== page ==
Long term equity opportunities – emerging markets

Investors who lost out on US equities over the past decade could avoid repeating the same mistake by investing in emerging markets, whilst in the short term both riskier and real assets could help them to see gains

Developed economies such as the US, UK and Europe are being dragged down by their ageing populations, creating a risk that investors could lose out on equities over the next decade in the same way they did in the last one, the latest report from Barclays Capital has indicated. Having coined the phrase “the lost decade” for the period 1998-2008 in its Equity Gilt Study last year, highlighting the decade was one of the worst performing for US equities in 83 years, the bank has revealed it could happen again – based purely on demographics. The story isn’t all doom and gloom however, as long term opportunities exist in emerging markets and in the shorter term both riskier and real assets are predicted to do well.

Poor outlook for developed markets

Investors in developed markets risk seeing a grim return over the next decade, said Dr. Sreekala Kochugovindan, vice president at Barclays Capital. Using data to show a close link between a decline in 10-year annualised US equity return and the growth of retirees over the past 60 years, Kochugovindan warned ageing populations in the developed economies weaken the long run equity outlook. The baby boomers are shifting their asset allocations. Rather than saving and investing in equities, as retirees they are more risk averse and decumulating assets. As a result, US private equity returns could drop in line with the growth rate of retirees expected up to 2025 (the point at which the forecasting data ends).

It doesn’t just apply to the traditional developed markets like the US, UK and Europe. The Asian economies are ageing too. So where should investors look to generate a better return?

Emerging markets present a solution

Emerging markets, in particular the Middle East, Brazil and Africa, benefit from having younger populations who are investing and saving rather than creating a drag on their economies. As a consequence, investment opportunities lie in those regions, Kochugovindan said. Emerging markets, as well as Asia and China, have been the key drivers behind recent robust global growth, Barclays Capital has found. China’s role has dissipated somewhat, due to its policy drive to slow growth down as a correction to global economic imbalances.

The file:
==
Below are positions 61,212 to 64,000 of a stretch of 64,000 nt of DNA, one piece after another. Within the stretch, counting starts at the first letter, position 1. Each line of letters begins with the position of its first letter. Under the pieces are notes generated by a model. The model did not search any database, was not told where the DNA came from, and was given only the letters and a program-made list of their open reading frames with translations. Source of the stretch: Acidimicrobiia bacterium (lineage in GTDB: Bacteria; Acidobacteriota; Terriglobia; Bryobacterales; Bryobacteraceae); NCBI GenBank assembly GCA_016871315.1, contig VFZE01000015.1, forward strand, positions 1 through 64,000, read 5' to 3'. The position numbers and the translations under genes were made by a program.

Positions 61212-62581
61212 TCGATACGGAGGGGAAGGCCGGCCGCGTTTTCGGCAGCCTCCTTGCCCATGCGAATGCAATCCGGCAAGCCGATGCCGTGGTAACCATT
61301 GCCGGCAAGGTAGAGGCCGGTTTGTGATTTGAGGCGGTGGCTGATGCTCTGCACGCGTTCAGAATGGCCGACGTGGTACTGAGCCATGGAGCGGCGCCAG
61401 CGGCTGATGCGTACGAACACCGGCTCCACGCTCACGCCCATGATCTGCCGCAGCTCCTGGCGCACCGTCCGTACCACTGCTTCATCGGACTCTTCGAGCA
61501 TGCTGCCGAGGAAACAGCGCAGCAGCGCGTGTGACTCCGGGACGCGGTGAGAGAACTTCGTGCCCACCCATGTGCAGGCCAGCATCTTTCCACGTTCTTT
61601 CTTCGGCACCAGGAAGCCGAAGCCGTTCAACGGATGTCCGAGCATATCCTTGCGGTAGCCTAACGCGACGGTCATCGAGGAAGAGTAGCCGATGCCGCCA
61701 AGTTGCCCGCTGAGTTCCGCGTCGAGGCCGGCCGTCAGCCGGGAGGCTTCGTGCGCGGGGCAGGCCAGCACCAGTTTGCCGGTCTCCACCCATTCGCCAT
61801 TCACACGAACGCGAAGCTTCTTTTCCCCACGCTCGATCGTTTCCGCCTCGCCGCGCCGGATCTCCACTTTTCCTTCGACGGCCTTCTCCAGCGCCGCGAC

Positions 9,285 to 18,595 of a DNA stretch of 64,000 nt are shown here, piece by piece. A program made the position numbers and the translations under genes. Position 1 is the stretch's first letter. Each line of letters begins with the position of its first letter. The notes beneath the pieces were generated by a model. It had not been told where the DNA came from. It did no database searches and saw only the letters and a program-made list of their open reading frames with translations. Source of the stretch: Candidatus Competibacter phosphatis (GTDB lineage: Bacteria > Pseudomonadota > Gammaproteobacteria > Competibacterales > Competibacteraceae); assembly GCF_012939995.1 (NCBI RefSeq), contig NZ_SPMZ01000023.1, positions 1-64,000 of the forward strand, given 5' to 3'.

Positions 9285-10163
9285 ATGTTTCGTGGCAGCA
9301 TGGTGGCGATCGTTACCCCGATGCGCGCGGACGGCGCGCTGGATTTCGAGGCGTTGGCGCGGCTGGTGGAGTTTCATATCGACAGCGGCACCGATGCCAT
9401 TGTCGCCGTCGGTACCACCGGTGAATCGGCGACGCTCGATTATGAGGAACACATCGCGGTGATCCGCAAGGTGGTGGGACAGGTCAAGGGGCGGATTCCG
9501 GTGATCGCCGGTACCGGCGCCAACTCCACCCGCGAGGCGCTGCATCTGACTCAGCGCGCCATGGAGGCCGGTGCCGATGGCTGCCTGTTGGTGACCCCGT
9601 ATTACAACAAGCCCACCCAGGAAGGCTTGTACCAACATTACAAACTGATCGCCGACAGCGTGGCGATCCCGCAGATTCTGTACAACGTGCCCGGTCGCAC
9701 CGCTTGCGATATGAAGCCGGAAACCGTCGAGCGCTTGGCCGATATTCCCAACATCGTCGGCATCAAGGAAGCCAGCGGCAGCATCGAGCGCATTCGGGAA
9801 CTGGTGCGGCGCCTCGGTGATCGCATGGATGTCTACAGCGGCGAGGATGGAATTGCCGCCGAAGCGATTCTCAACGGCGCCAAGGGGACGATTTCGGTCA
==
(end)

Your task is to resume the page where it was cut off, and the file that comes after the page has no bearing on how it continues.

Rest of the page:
Regardless of monetary stimulus, global growth would have occurred due to the role of emerging markets, Kochugovindan said. It is an indication of the key role they will play in generating growth within the global economy in future – Barclays Capital data shows the proportion of global growth becoming more evenly distributed between the regions in 2011 than it has been in previous years, despite a shrinking in growth as a whole (down to 4.1% from 4.7% this year).

Risk appetite rallies over short term

Current opportunities lie in riskier assets, Kochugovindan argued. Research from Barclays Capital suggests that monetary policy stimulus creates an appetite for risk from which traditional equities will continue to thrive over the shorter term, but questions are raised on the longer term outlook. According to the bank, in the US the initial reaction from the markets to the decision to inject a monetary policy stimulus caused a drop in equities. After the second meeting, it was far better received, off the back of which riskier assets rallied. Whether they do so again with further quantitative easing depends on if it is implemented as a shock or a steady drip.